The syntax for the incr-mode command is:
nift incr-mode (mode)
nsm incr-mode (mode)
The incr-mode command is for getting and setting the mode to use for incremental builds and checking the status of a project, it either takes zero parameters and returns the incremental mode being used for the current project, or it takes a string parameter to specify which mode to set. There are a number of modes available outlined in the following section.
The following options are available for incr-mode calls:
||use file modification times to determine which files have been updated
||use file hashes to determine which files have been updated
||use both file modification times and file hashes to determine which files have been updated
Note: mod mode is fastest and will have a slightly smaller project size, however if you need to copy the entire project to another machine/server and have the build-updated and status commands still work then you need to use either the hash or hybrid modes. If you can use something like Git to push changes from a development machine/server to another machine which also uses Git to pull only the changes to the project/repository then mod mode will work provided you have not built any of the files that require updating during development, if you do then again you will need to use either the hash or hybrid modes.
How do build-updated (ie. incremental builds) and status work?
While Nift is easiest to learn and understand by using, you may find it useful to remember that for each tracked file Nift tracks a name, title, template path, content extension, output extension and script extension. In more detail, a list of tracked files is stored in the file .nam/tracking.list from where Nift is initialised. When building an output file, say with name index, an info file is created that stores information about file dependencies.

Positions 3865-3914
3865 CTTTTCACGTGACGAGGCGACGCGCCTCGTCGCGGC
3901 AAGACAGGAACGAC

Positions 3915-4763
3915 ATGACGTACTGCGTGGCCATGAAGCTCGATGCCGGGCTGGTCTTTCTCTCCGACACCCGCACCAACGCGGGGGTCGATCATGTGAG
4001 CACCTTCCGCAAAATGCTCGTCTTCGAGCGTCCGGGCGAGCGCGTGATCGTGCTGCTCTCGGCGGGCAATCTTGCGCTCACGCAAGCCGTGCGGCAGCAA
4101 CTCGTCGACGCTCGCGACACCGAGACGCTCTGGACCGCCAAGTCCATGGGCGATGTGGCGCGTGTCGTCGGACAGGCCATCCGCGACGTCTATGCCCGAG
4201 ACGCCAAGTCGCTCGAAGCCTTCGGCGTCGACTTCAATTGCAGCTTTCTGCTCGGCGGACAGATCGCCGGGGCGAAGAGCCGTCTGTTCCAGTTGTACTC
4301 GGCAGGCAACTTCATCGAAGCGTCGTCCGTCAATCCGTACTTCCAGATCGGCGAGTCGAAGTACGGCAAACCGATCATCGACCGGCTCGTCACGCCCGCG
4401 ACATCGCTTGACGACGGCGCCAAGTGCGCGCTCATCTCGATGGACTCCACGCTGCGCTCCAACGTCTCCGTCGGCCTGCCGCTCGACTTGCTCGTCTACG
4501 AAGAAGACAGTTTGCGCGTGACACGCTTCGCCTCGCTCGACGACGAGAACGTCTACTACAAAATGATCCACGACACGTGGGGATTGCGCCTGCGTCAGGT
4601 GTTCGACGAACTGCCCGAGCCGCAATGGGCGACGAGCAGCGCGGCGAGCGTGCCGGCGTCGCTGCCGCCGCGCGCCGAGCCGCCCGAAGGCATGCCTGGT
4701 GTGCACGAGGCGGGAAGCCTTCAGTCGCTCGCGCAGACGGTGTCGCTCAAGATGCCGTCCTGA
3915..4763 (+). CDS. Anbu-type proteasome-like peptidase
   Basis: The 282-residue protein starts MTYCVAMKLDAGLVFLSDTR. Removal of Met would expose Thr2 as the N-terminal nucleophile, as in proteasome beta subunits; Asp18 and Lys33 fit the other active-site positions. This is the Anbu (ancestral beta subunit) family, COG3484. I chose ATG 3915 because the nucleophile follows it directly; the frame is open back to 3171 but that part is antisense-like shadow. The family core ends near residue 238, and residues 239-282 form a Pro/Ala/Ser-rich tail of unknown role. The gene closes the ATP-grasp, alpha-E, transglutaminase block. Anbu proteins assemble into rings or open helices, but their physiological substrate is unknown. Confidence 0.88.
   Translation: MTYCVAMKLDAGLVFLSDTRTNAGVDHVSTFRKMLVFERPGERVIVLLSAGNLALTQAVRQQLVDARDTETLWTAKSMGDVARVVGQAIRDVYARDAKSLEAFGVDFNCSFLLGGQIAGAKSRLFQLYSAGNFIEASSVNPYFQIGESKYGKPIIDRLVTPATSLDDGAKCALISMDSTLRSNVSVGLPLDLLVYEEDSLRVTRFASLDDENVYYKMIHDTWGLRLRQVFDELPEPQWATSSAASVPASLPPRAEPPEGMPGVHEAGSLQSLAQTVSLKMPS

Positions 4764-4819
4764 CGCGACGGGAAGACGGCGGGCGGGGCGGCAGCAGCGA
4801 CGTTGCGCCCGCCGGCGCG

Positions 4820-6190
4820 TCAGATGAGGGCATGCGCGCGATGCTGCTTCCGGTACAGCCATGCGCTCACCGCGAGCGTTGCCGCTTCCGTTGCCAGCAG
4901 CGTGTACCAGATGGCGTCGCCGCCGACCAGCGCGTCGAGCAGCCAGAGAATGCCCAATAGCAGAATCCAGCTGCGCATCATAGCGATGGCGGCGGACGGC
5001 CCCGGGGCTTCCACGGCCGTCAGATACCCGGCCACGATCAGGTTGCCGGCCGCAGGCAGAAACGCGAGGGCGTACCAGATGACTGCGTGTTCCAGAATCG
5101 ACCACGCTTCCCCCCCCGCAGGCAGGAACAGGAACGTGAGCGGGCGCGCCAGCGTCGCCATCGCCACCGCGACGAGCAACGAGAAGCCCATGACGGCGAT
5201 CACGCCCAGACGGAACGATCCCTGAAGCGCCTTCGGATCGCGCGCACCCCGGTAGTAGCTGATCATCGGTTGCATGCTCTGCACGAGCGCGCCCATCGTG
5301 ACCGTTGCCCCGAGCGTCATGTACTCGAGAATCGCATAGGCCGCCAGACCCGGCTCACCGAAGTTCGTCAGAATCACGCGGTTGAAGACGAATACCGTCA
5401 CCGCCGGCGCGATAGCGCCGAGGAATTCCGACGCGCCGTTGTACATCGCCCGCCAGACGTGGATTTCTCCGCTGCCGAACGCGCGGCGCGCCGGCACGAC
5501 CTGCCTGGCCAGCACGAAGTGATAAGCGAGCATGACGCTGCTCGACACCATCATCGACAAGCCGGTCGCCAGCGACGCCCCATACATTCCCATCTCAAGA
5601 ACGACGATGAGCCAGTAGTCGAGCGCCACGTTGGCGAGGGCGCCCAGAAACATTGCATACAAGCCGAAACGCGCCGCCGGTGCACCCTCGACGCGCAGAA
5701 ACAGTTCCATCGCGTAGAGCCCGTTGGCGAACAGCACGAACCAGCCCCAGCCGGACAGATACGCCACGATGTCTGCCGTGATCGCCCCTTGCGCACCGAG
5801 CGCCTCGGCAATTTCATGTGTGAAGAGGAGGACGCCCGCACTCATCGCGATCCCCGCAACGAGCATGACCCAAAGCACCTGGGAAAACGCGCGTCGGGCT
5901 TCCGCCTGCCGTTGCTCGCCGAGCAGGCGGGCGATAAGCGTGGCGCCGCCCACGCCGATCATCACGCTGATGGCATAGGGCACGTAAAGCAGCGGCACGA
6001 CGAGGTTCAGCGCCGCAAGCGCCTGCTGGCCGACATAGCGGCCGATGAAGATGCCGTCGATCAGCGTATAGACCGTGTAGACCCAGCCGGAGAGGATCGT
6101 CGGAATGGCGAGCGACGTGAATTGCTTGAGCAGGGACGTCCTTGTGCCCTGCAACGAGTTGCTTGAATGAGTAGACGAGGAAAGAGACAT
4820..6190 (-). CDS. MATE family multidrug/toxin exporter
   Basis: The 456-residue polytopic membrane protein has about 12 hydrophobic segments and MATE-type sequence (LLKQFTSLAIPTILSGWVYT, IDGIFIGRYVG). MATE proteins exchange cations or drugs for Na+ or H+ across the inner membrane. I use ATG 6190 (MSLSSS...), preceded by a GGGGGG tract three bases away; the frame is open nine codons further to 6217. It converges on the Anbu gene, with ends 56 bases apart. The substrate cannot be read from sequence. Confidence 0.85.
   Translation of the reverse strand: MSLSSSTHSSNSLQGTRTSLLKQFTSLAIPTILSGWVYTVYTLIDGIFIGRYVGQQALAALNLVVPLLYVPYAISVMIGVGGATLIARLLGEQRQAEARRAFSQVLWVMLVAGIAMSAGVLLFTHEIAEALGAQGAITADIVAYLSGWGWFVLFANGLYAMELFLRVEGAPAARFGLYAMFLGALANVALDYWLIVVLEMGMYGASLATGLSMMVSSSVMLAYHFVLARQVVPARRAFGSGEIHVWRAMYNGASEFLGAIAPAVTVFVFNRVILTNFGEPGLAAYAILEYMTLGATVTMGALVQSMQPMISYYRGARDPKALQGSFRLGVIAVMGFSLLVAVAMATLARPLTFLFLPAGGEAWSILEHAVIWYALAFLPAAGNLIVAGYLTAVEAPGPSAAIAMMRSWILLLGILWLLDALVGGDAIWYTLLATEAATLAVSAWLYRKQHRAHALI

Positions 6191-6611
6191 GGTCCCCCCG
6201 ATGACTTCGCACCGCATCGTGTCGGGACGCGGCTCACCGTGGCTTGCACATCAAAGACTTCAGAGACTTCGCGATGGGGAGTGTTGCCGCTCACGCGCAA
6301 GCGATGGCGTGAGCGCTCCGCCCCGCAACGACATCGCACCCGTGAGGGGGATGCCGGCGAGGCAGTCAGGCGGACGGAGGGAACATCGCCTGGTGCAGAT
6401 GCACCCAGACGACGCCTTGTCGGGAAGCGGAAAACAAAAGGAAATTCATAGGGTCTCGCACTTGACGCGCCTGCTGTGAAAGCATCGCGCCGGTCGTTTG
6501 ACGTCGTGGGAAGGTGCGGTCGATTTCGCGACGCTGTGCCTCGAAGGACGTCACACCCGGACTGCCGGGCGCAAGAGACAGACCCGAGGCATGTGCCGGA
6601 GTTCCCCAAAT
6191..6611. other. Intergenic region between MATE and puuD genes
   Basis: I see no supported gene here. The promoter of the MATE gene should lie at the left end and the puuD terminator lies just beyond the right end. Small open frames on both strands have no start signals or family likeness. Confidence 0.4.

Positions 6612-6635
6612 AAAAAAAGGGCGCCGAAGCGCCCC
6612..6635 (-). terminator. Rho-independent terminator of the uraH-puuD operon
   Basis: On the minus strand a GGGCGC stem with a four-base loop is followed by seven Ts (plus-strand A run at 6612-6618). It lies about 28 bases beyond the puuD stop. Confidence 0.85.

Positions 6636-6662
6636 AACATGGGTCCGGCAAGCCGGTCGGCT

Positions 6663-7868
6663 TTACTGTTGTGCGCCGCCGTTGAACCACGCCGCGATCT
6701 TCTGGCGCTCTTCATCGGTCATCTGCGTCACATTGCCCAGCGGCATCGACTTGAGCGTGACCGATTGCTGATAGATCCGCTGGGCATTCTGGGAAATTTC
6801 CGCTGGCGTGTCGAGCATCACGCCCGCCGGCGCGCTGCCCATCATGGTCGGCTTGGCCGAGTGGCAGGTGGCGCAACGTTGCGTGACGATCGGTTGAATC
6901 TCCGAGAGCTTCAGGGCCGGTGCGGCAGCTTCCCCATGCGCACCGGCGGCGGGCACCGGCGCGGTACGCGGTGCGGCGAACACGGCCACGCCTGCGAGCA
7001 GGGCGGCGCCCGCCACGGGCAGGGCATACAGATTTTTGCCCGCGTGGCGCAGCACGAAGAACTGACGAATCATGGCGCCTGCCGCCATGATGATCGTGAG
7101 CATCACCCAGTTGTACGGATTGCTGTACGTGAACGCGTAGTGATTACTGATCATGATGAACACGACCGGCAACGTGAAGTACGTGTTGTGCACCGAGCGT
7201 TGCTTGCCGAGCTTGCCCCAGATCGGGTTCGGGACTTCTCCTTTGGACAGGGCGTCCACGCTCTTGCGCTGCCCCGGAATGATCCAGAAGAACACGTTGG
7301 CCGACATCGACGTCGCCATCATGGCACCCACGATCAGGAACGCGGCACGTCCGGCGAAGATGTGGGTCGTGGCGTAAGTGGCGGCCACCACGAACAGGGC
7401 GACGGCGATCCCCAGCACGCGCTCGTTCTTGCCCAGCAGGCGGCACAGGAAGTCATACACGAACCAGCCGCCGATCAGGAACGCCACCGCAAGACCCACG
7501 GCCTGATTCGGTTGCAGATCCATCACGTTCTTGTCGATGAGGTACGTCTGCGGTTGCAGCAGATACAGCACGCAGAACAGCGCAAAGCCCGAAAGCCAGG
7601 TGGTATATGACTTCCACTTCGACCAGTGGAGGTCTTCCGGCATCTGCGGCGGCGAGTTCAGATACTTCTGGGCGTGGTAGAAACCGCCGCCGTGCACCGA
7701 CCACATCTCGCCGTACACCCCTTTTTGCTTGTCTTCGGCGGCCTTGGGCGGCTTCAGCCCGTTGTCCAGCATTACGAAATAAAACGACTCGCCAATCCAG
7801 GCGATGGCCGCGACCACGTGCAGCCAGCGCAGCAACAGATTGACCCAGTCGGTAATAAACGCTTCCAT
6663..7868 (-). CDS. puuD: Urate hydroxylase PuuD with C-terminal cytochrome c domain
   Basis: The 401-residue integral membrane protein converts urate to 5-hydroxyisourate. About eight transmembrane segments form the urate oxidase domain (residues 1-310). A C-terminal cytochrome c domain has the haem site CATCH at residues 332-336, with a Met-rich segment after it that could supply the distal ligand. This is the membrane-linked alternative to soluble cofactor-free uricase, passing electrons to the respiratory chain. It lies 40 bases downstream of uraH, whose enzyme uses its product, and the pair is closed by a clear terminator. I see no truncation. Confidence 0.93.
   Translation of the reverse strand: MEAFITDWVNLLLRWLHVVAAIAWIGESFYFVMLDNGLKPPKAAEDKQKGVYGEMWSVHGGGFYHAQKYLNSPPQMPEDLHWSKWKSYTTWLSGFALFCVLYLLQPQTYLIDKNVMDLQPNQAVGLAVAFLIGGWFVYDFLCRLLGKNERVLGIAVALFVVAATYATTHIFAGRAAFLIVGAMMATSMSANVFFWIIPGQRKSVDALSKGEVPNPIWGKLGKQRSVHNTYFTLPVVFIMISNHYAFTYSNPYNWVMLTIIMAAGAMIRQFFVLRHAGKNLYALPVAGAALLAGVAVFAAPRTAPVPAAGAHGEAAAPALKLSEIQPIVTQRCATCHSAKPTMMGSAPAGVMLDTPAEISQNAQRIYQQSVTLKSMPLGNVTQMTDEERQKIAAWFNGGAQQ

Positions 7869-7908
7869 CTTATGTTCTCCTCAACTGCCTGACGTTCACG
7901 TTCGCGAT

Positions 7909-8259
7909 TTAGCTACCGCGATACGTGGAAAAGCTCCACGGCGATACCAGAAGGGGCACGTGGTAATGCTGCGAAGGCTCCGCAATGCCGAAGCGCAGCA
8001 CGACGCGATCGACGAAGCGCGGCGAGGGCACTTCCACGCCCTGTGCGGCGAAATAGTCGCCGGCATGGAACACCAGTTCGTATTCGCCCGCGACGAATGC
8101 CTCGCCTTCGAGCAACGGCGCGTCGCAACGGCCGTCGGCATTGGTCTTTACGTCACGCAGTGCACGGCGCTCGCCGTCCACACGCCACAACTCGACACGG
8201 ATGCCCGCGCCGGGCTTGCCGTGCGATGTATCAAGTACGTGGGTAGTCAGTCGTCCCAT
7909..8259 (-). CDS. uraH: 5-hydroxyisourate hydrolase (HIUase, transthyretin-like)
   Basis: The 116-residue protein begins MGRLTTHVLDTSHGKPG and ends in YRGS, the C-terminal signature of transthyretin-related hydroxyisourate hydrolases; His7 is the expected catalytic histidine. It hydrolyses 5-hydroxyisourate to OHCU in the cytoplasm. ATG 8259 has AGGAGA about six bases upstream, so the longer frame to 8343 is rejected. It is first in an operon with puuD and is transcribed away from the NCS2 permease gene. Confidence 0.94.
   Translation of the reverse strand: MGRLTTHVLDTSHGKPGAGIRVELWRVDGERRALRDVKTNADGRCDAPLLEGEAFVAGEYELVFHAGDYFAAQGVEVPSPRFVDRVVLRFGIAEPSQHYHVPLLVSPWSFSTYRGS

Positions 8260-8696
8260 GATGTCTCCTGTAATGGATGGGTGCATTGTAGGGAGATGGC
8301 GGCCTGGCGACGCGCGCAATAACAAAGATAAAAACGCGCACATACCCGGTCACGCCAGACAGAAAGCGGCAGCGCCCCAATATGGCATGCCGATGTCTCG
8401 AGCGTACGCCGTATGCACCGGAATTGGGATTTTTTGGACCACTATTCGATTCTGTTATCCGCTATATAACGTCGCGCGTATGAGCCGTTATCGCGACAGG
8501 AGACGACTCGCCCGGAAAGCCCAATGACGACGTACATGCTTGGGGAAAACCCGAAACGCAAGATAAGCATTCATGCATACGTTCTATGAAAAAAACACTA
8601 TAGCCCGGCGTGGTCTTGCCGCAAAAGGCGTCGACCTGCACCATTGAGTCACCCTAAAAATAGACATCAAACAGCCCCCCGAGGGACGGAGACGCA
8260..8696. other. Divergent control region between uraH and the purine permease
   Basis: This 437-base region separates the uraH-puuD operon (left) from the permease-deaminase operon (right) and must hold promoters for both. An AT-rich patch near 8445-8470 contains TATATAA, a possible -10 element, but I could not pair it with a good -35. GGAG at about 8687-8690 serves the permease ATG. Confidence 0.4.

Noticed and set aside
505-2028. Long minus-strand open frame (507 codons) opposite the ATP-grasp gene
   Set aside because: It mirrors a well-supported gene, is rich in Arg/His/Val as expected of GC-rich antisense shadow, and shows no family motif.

What is a file dependency?
Anything that when modified requires an output file to be rubuilt, including:
- changes to some information about a tracked file; and
- modifications to content files and/or template files.
Note: the modification/removal of an output file is intentionally not considered a dependency. This is so that, should the you want to, output files may be moved (not just copied) outside the project without Nift thinking the output files need to be built when in fact they do not (though this is not really recommended, better to just copy the files elsewhere).
How does Nift track modifications to file dependencies?
Nift can use both file modification times and file hashes to track modifications to file dependencies, see the docs page for the incr-mode command for more information than below.
The information stored in an information file for a tracked file represents the information from the last time the output file was built. If the information file does not exist, as far as Nift is concerned the file has never been built. It will compare both: the information from the info file against the information in .nsm/tracking.list; and whether any of the content and/or template files have been modified since the info file was modified, and hence since the output file was last built.
The value stored in a hash file for a tracked file is the hash value of the file from the last time the output file was built. If the hash file does not exist, Nift will flag the file for building.
While Nift will not directly pick up the existence of new content/template files that are merely added via other content/template files, in order for this to occur a content file which is already recorded as a file dependency must be modified, resulting in Nift picking up the new file(s) indirectly. Consequently Nift will inform you that any relevant output files require building, and upon building (updated) files any new content files will also be recorded as file dependencies.
User-defined file dependencies
You can add file dependencies manually by adding a .deps file residing in the same directory as the content file for the file. For example if you have content/index.content as the content file add a content/index.deps file containing the extra dependencies you want to track.
File dependencies may also be added using the @dep(dep-path) syntax in Nift's template language, which you can read more about on the documentation page for the function dep.